Saturday

21st Apr 2018

Data breach affected 2.7 million people in EU, says Facebook

  • Facebook chief operating officer Sheryl Sandberg (l) on a previous visit to EU commissioner Vera Jourova, January 2018 (Photo: European Commission)

US social media giant Facebook has told the European Commission that information about up to 2.7 million people in the EU may have been compromised, in the scandal around UK consulting firm Cambridge Analytica.

It is the first time a full figure for the entire 28 EU member states has emerged.

Thank you for reading EUobserver!

Subscribe now for a 30 day free trial.

  1. €150 per year
  2. or €15 per month
  3. Cancel anytime

EUobserver is an independent, not-for-profit news organization that publishes daily news reports, analysis, and investigations from Brussels and the EU member states. We are an indispensable news source for anyone who wants to know what is going on in the EU.

We are mainly funded by advertising and subscription revenues. As advertising revenues are falling fast, we depend on subscription revenues to support our journalism.

For group, corporate or student subscriptions, please contact us. See also our full Terms of Use.

If you already have an account click here to login.

  • Around half of the EU's population is a Facebook user (Photo: Eduardo Woo)

"Facebook confirmed to us that the data of overall up to 2.7 million Europeans – or people in the EU, to be more precise – may have been improperly shared with Cambridge Analytica," commission spokesman Christian Wigand told press on Friday (6 April).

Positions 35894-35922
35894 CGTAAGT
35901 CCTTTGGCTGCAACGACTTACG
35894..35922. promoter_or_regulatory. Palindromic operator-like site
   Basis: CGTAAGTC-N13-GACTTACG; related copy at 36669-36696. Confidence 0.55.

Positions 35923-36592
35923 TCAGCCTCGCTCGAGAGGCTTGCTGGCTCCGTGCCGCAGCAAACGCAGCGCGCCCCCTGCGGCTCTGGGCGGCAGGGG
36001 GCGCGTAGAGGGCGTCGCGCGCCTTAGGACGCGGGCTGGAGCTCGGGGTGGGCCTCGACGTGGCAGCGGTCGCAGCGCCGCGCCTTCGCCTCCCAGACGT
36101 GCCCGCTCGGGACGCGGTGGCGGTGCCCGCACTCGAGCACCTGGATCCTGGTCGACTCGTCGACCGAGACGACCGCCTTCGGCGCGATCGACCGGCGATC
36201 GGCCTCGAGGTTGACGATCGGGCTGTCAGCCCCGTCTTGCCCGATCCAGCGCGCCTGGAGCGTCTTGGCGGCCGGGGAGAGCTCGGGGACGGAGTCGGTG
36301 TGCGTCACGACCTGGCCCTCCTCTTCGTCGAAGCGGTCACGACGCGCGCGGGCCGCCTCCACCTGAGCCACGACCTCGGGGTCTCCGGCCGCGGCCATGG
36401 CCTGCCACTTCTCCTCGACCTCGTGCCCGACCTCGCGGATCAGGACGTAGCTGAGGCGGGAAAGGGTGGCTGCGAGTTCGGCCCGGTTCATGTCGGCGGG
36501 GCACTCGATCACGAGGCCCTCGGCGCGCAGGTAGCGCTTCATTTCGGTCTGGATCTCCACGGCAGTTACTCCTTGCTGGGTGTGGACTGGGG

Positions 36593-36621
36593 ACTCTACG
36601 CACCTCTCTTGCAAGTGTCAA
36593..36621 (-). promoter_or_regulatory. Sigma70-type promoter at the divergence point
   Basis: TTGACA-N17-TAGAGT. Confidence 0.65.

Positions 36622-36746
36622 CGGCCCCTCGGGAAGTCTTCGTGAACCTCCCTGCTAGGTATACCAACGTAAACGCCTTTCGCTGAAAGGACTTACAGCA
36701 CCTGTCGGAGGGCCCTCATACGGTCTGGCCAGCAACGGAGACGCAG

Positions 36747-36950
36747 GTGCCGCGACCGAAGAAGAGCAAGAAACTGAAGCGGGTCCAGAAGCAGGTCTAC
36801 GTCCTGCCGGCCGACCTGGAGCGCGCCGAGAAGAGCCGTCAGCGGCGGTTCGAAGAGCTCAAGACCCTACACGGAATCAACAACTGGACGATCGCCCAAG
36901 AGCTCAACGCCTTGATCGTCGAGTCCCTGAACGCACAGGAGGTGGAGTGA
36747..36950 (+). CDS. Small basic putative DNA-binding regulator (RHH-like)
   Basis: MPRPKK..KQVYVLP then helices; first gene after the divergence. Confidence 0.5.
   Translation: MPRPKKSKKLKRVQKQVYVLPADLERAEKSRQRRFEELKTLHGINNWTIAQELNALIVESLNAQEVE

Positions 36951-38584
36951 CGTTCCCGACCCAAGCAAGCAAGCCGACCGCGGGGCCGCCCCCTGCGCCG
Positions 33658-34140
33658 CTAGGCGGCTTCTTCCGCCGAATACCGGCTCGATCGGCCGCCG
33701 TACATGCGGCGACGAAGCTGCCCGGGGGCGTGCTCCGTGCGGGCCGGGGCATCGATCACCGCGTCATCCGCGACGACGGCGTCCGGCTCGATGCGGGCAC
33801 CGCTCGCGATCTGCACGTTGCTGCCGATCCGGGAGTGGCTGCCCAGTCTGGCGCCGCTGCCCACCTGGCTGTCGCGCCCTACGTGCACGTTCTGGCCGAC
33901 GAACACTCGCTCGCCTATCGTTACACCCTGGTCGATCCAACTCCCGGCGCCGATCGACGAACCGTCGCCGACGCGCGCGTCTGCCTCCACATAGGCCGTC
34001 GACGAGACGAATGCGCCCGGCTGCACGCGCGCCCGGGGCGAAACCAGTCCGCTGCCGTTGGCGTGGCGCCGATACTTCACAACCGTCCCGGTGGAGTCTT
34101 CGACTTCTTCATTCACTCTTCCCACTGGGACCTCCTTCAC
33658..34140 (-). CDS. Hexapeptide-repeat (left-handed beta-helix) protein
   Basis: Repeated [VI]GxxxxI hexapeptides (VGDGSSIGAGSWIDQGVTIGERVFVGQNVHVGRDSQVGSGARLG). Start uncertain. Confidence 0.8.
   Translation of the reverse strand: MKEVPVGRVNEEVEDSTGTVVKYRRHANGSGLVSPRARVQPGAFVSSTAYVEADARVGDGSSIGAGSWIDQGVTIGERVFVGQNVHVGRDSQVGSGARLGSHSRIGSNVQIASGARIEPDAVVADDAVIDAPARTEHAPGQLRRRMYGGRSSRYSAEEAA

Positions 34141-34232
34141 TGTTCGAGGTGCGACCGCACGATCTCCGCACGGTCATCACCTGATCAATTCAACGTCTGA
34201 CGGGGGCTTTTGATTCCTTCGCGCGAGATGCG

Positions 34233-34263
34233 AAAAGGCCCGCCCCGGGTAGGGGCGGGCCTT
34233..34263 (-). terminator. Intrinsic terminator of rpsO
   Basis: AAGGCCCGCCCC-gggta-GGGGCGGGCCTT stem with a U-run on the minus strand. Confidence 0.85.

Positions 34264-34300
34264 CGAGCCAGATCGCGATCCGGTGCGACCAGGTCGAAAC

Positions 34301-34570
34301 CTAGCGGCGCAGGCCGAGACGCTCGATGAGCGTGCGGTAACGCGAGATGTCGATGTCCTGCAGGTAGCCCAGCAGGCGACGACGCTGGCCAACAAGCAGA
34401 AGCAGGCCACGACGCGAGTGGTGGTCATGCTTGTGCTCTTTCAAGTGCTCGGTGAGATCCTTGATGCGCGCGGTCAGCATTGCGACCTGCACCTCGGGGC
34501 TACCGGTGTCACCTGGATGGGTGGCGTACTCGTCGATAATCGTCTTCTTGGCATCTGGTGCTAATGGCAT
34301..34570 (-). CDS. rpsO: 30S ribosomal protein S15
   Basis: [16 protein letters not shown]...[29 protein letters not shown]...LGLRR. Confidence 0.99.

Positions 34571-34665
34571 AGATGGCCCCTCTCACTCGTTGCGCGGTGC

Earlier this week, Facebook gave an estimate of the worldwide maximum number of affected accounts, with CEO Mark Zuckerberg stressing in a conference call that the actual number may be lower, but not higher.

Facebook said in a blog post published Wednesday that of the 87 million people affected, over 80 percent were Americans.

The blog post only revealed the ten most affected countries, including the UK, where data from 1,079,031 people was said to be possibly compromised. Cambridge Analytica has been accused of being involved in duping UK voters into voting leave in the 2016 referendum on EU membership.

The US company did inform national media in the EU of the number of affected people there – such as a maximum of 309,815 users in Germany and up to 214,123 in Italy – but had not given an overall figure for all 28 EU member states.

Facebook gave the commission the figure in a letter sent on Thursday evening, in response to one sent by EU consumer affairs commissioner Vera Jourova last week.

In the letter, the company also told the EU what steps it has taken to improve security of its service.

"We will study the letter in more detail but it is already clear that this will need further follow-up discussions with Facebook on implemented changes, also in the context of the … upcoming new European data protection rules, and the broader questions on the democratic process," said commission spokesman Wigand.

On 25 May, the far-reaching European general data protection regulation will come into force, giving new privacy rights to every EU citizen.

Wigand added that Jourova has an appointment for a phone call with Facebook's chief operating officer Sheryl Sandberg (who wrote the letter) next week, "to continue this discussion".